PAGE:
Inheritance tax is a tax on the estate of someone who has passed away and is payable on all amounts above a certain threshold. Currently, Inheritance Tax stands at 40 percent, and must usually be paid on amounts above £325,000. Britons may be pleased to note that many underestimate how much money they will receive in inheritance, and are often surprised with the amount to which they are entitled.
However, many could also lose out unnecessarily, by failing to discuss inheritance and related taxation in advance.
A study undertaken by wealth management company Charles Stanley has found parents planned to pass on an average of £124,000 to their children.
This is compared to the average most adults expected to inherit from their parents – £78,000.
The survey, which questioned 2,000 adults, therefore showed Britons could stand to inherit 60 percent more than they expected.
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The survey revealed 22 percent of those asked said their family has spoken about inheritance.
And 17 percent stated they did not know if they would inherit anything at all.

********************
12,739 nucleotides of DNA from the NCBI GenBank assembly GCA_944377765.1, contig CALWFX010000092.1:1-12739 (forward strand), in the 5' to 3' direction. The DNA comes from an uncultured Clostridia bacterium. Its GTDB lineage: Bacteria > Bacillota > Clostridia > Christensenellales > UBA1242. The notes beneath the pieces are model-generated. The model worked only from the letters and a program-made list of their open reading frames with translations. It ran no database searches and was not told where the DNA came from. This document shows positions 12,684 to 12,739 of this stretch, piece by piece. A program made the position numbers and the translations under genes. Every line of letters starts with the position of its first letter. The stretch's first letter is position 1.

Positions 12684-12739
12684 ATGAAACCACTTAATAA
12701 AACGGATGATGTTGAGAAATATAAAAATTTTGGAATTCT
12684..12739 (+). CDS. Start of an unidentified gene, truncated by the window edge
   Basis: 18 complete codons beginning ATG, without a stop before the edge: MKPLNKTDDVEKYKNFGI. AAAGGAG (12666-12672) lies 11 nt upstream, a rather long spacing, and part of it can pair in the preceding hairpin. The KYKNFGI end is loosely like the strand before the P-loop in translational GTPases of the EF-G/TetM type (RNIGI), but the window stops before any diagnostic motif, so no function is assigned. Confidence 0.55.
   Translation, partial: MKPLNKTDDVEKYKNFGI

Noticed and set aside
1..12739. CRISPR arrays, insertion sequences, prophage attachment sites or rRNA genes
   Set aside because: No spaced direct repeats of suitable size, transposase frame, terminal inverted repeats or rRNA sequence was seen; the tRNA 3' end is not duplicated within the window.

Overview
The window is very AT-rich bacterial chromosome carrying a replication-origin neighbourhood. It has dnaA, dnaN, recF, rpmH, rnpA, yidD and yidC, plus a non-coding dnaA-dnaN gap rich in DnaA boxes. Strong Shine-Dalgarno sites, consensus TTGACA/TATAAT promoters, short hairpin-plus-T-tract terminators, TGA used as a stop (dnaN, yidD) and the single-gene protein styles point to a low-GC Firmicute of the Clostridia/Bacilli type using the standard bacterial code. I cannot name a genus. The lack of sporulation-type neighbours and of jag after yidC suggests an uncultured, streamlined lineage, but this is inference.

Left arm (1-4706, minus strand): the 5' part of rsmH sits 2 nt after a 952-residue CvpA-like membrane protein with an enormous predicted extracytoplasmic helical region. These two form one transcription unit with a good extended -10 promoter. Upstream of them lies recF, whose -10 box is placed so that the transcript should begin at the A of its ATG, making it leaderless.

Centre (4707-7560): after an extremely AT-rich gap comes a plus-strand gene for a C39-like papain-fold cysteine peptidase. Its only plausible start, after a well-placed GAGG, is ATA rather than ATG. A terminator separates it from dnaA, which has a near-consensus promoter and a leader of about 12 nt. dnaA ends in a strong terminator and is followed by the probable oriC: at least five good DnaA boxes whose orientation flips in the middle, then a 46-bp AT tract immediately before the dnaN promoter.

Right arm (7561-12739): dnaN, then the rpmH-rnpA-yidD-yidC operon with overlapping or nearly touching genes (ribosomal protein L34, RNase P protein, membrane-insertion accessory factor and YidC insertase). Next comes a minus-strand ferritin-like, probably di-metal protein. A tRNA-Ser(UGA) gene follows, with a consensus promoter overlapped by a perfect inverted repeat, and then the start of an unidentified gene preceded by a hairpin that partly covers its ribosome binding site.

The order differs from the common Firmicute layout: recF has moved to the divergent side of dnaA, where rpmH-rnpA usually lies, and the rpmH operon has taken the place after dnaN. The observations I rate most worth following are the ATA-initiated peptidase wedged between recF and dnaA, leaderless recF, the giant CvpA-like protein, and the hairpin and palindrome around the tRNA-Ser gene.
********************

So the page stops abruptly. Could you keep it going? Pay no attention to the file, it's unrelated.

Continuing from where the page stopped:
Despite a higher inheritance often being welcomed, many people could in fact find themselves worse off due to higher tax bills.
Alex Price, director of financial planning at Charles Stanley, commented on the findings.
He said: “It is important to speak to your loved ones about your intentions and your wishes early, and not doing so can come at a price.
“Having the ‘money talk’ with children is the ‘grown-up’ version of the birds and the bees talk.
“You might not want to have ‘the talk’ but not having it could mean you and your family lose out unnecessarily.”
Inheritance Tax is a levy many families will be forced to confront, even in a time of potential grief, so it is important to prepare in advance if possible.
Under government rules, the tax must be paid within six months of a person’s death, or families could risk incurring charges.
Funds from a person’s estate are used to pay the IHT bill to HMRC within this set time frame.
The action is usually taken by the person who is dealing with an estate, known as the executor.
People are usually exempt from IHT if the value of an estate is under £325,000, or everything above the threshold is left to a spouse, civil partner, charity or amateur sports club.